Citing motorist confusion arising from the metric signs on I-19, Arizona DOT's Tucson district announced that new signs on I-19 would use United States customary units. To avoid the cost of replacing the metric signs all at once, signs would be replaced in specific areas of the freeway during construction projects in those areas.[9] New signs were put into place between Exit 99 (Ajo Way) and Exit 101 (I-10) in 2004 after the completion of the new Interstate 10–Interstate 19 interchange.

As of 2010, the remainder of the project has been stalled due to local opposition, particularly from businesses that would have to change their directions.[10]

A recent reconstruction project at the Interstate's northern terminus with I-10 in Tucson (at the interchange commonly called the Crossing) was begun in 2002 and completed in August 2004.[11]

Future[edit]

Interstate 19 is a very heavily traveled corridor in the Tucson Metro Area. The freeway is currently 2 lanes in both directions in all parts besides where it meets with interstate 10 where it is four lanes. Plans call to expand the freeway to up to 5 lanes in each direction by 2030 from the crossing with I-10 to San Xavier road.[12] Current plans call for the widening from Irvington to Ajo, bringing the freeway to 3 lanes in each direction.[13]

Exit list[edit]

County Location km[1] Mile Exit Destinations Notes
Santa Cruz Nogales 0.00 0.00 West Crawford Street at North Sonoita Avenue Southern terminus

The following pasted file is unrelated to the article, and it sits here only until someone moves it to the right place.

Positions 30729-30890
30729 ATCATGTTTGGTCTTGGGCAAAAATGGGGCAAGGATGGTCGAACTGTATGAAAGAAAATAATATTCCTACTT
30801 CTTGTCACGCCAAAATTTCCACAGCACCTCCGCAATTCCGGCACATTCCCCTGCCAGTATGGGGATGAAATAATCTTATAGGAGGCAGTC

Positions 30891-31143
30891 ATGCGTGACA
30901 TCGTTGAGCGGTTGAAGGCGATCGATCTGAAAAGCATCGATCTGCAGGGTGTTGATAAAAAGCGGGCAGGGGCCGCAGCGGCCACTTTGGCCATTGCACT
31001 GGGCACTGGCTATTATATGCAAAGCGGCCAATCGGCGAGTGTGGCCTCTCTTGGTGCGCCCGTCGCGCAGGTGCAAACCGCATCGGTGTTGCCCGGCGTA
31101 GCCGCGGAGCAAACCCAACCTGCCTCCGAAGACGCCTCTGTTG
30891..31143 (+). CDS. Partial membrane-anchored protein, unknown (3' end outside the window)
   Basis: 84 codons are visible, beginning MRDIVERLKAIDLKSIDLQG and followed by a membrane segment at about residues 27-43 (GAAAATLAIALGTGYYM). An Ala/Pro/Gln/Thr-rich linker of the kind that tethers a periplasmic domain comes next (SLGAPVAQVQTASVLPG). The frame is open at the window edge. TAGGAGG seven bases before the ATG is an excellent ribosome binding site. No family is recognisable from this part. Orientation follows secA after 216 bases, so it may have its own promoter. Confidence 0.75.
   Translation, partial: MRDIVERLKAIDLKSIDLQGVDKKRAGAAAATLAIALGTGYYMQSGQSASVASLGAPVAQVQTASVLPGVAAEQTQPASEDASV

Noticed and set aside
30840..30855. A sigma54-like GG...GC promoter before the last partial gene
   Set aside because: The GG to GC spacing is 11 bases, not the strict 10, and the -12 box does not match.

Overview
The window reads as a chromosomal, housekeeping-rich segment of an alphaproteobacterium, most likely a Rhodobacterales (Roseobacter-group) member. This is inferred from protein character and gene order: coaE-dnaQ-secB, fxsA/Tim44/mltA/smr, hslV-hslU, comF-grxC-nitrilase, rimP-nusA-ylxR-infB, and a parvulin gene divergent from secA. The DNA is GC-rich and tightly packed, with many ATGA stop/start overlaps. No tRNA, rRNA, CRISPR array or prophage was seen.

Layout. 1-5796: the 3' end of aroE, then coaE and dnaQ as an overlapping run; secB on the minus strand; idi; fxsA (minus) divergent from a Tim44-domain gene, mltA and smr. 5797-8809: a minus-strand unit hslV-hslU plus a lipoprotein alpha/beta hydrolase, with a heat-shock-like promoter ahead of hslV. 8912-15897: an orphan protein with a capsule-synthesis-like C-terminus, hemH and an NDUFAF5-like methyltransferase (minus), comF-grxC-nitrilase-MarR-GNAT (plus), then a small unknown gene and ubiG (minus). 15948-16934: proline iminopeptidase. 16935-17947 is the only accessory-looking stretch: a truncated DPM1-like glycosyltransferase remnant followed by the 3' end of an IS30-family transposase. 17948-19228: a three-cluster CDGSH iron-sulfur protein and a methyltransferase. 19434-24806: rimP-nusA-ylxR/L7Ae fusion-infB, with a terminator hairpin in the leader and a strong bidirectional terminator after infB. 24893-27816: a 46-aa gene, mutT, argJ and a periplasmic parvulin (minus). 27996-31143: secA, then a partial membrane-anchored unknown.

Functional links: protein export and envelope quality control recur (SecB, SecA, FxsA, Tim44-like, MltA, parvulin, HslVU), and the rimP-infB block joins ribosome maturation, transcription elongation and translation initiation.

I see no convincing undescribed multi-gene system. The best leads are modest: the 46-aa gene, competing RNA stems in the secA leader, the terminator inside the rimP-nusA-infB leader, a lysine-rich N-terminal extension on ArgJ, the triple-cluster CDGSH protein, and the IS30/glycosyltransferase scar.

0.05 0.03 West Mix Street At-grade intersection
0.06 0.04 West Bradford Street At-grade intersection, northbound is not signed
0.16 0.10 North Sonoita Avenue at West Compound Street At-grade intersection
0.28 0.17 North West Avenue Begin freeway
0.71 0.44 1A West International Street Southbound exit only
1.90 1.18 1 Western Avenue (Target Range Road) Signed as Exit 1B southbound
4.76 2.96 4 SR 189 (Mariposa Road)
  8.55 5.31 8 Grand Avenue I‑19 Bus.; southbound exit and northbound entrance
  12.42 7.72 12 SR 289 (Ruby Road)
  17.53 10.89 17 Rio Rico Drive, Yavapai Drive
  22.45 13.95 22 Peck Canyon Road
  25.17 15.64 25 Palo Parado Road
  29.34 18.23 29 Santa Gertrudis Lane – Tumacacori National Historical Park
  34.94 21.71 34 Aliso Spring Road
  40.10 24.92 40 Chavez Siding Road
  42.84 26.62 42 Agua Linda Road
  48.39 30.07 48 Arivaca Road
Pima   56.26 34.96 56 Canoa Road
Green Valley 63.63 39.54 63 Continental Road
  65.74 40.85 65 Esperanza Boulevard
  69.72 43.32 69 Duval Mine Road I‑19 Bus.
Sahuarita 75.48 46.90 75 Helmet Peak Road, Sahuarita Road
  80.32 49.91 80 Pima Mine Road Desert Diamond Casino, Tohono O'odham Nation
  87.98 54.67 87 Papago Road Dead end, U-Turn only
  92.04 57.19 92 San Xavier Road Mission San Xavier del Bac
Tucson 95.10 59.09 95 Valencia Road Tucson International Airport